Deregulated “Fertilizer” Contains Same Nitrogen & Phosphorus as Regulated “Sludge”
by TCPalm’s Lucas Daprile
ABOUT THIS INVESTIGATION
TCPalm examined maps, databases and wastewater treatment plant shipping records to determine where human waste is being dumped. Our exclusive analysis is the first of its kind since the state stopped collecting this data in 2010, three years after the Legislature deregulated Class AA biosolids as “fertilizer.”
Dan Griffin dumped so much treated human waste on his sod farm in 2015 that Palm Beach County inspectors said it was like walking on raw sewage.
The 317-acre farm was covered in a layer 2 feet deep with mountains piled 12 feet high and wet pools turning blue and green — but no commercial sod in sight.
Griffin liked the free “fertilizer” and Hollywood Public Utilities liked the cheaper, easier way of disposing of 10,665 tons of waste, but the smell prompted complaints.
“By the time you got to it, you had to drive off,” said Diane Lee Pendleton, a Palm Beach property appraiser agriculture manager who inspected the farm three times in 2014 and 2015. “You weren’t able to continue to stay there and smell it. You had to get away. It was that strong.”
Though the waste-dumping is legal by state standards, it took the county’s threat to revoke Griffin’s agricultural property tax exemption and an out-of-court settlement for him to agree to curb how much waste he spreads on his farm in the Everglades Agricultural Area, south of Lake Okeechobee.
Like nearly all farms in the muck-rich EAA, Griffin’s soil already had plenty of phosphorus, tests show. Even if his soil were depleted, the amount of waste he used in 2015 alone would have lasted him at least 20 years, according to TCPalm’s calculations based on the state’s recommended pounds of phosphorus per acre per year for sod.
During heavy rains, excess nutrients run into nearby watersheds, where they can feed potentially toxic algae blooms. The oxygen- and sunlight-choking pollution can kill fish, mussels and sea grass beds that are food for manatees and a safe haven for juvenile snook, bonefish, sea trout and other marine life.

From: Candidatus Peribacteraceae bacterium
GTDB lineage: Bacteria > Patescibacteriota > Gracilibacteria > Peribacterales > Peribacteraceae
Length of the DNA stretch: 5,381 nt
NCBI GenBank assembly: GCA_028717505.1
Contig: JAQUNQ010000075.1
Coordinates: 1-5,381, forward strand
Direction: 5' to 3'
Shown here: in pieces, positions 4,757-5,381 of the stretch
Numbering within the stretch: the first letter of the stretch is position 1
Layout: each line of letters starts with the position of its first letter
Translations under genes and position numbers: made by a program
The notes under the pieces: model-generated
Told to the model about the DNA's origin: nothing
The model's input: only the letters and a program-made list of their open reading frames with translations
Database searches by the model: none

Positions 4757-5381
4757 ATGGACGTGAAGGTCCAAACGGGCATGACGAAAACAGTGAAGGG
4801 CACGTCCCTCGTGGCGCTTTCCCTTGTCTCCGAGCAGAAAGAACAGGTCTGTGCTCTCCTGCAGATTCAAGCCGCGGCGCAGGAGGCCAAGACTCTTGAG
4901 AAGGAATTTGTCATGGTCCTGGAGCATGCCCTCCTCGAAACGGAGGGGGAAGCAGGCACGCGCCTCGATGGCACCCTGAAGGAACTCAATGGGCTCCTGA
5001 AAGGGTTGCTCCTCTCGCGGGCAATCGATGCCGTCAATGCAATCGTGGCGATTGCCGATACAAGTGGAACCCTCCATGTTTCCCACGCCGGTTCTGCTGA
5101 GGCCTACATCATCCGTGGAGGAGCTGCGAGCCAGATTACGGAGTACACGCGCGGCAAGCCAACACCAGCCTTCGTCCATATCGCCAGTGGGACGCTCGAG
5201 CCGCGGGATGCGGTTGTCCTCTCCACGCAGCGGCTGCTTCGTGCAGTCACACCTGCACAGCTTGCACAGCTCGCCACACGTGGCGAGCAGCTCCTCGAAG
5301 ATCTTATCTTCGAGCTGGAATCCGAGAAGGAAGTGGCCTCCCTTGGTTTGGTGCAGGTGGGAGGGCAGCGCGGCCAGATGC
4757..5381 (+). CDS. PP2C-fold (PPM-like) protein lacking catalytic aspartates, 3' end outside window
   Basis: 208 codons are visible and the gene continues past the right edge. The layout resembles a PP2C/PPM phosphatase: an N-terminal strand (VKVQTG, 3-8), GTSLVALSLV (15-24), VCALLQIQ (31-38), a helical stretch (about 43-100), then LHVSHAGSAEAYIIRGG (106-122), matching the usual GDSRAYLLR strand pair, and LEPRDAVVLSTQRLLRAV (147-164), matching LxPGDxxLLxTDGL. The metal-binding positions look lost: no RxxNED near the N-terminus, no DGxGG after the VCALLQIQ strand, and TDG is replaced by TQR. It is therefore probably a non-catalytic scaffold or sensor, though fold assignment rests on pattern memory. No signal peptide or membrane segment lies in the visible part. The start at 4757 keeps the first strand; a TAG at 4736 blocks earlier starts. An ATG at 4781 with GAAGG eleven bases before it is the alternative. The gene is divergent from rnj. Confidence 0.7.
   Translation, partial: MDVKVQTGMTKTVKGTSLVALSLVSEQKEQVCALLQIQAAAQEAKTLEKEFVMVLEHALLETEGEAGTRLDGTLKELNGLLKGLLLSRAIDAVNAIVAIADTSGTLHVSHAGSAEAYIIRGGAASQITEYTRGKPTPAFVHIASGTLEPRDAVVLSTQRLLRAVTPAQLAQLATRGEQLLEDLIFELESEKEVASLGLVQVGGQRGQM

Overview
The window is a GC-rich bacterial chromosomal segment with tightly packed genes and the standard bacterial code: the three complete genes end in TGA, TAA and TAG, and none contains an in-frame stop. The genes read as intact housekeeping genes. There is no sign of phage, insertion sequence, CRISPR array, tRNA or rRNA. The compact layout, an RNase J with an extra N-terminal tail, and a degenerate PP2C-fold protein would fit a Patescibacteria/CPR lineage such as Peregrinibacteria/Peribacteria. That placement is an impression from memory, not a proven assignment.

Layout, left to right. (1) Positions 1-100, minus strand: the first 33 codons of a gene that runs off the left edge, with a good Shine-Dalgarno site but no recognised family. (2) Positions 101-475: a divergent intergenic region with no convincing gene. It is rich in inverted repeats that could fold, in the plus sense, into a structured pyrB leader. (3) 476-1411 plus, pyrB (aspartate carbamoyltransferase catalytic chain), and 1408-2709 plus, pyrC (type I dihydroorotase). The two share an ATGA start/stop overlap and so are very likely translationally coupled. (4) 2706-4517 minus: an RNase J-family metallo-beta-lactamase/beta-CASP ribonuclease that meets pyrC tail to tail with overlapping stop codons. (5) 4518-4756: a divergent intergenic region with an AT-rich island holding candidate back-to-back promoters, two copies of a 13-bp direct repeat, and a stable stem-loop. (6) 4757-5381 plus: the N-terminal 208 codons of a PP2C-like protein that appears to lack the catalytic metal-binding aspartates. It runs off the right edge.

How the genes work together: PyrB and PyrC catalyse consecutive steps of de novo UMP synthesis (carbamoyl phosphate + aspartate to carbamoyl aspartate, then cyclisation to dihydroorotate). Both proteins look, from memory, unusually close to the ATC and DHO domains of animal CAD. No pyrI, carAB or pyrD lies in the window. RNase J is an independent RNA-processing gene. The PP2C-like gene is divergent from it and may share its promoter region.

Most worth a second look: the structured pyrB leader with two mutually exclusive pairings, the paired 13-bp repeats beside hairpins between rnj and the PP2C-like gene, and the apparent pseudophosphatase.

Griffin, who declined to comment, illustrates an extreme example of a common practice, a TCPalm investigation found. Two-thirds of the state’s waste is spread on private land. Half of that requires permits and is banned in certain watersheds because, being less treated, it contains more pathogens and heavy metals.
The other half is not. Classified as “fertilizer,” limitless amounts of it can be dumped near waterways — despite containing just as much nitrogen and phosphorus as the sewage sludge.
It’s the source of nearly a fourth of the phosphorus in the Lake Okeechobee watershed, according to a 2009 Audubon Florida report that called human waste-dumping “the most preventable source of pollution.”
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WRONG PLACE, WRONG AMOUNT
Farmers have long fertilized their crops with manure and even treated human waste, and some science and industry officials say there’s no problem if it’s done correctly. The concern is the sheer amount being used these days, which more resembles dumping than fertilizing.
“If you … use it properly, you don’t cause a pollution problem,” said Paul Gray, an Audubon Florida scientist. “It’s being done on an industrial scale and that industrial scale really adds up and harms our waterways.”
Ocala, Wellington, Lee County and St. Petersburg are among the governments that sell their waste to farmers or fertilizer companies. St. Pete made $531,347 in 2015 selling 60 million pounds to Biosolids Distribution Service, which applied some on the Clear Springs Ranch near Bartow.
Brevard County cattle rancher Carlos Springfield agreed. “It’s more for them to get rid of that sludge,” said Springfield, who in 2015 let Titusville dump 50 tons of waste on his farm — a half-mile from the Indian River Lagoon.
Here’s where Treasure Coast waste goes | Graphic
The waste lasts longer and doesn’t wash away as easily as chemical fertilizer, said Chad Meadows of Biosolids Distribution Service, who acknowledged not all farmers share his view. “If you ask 10 ranchers, you’re gonna get 10 different answers.”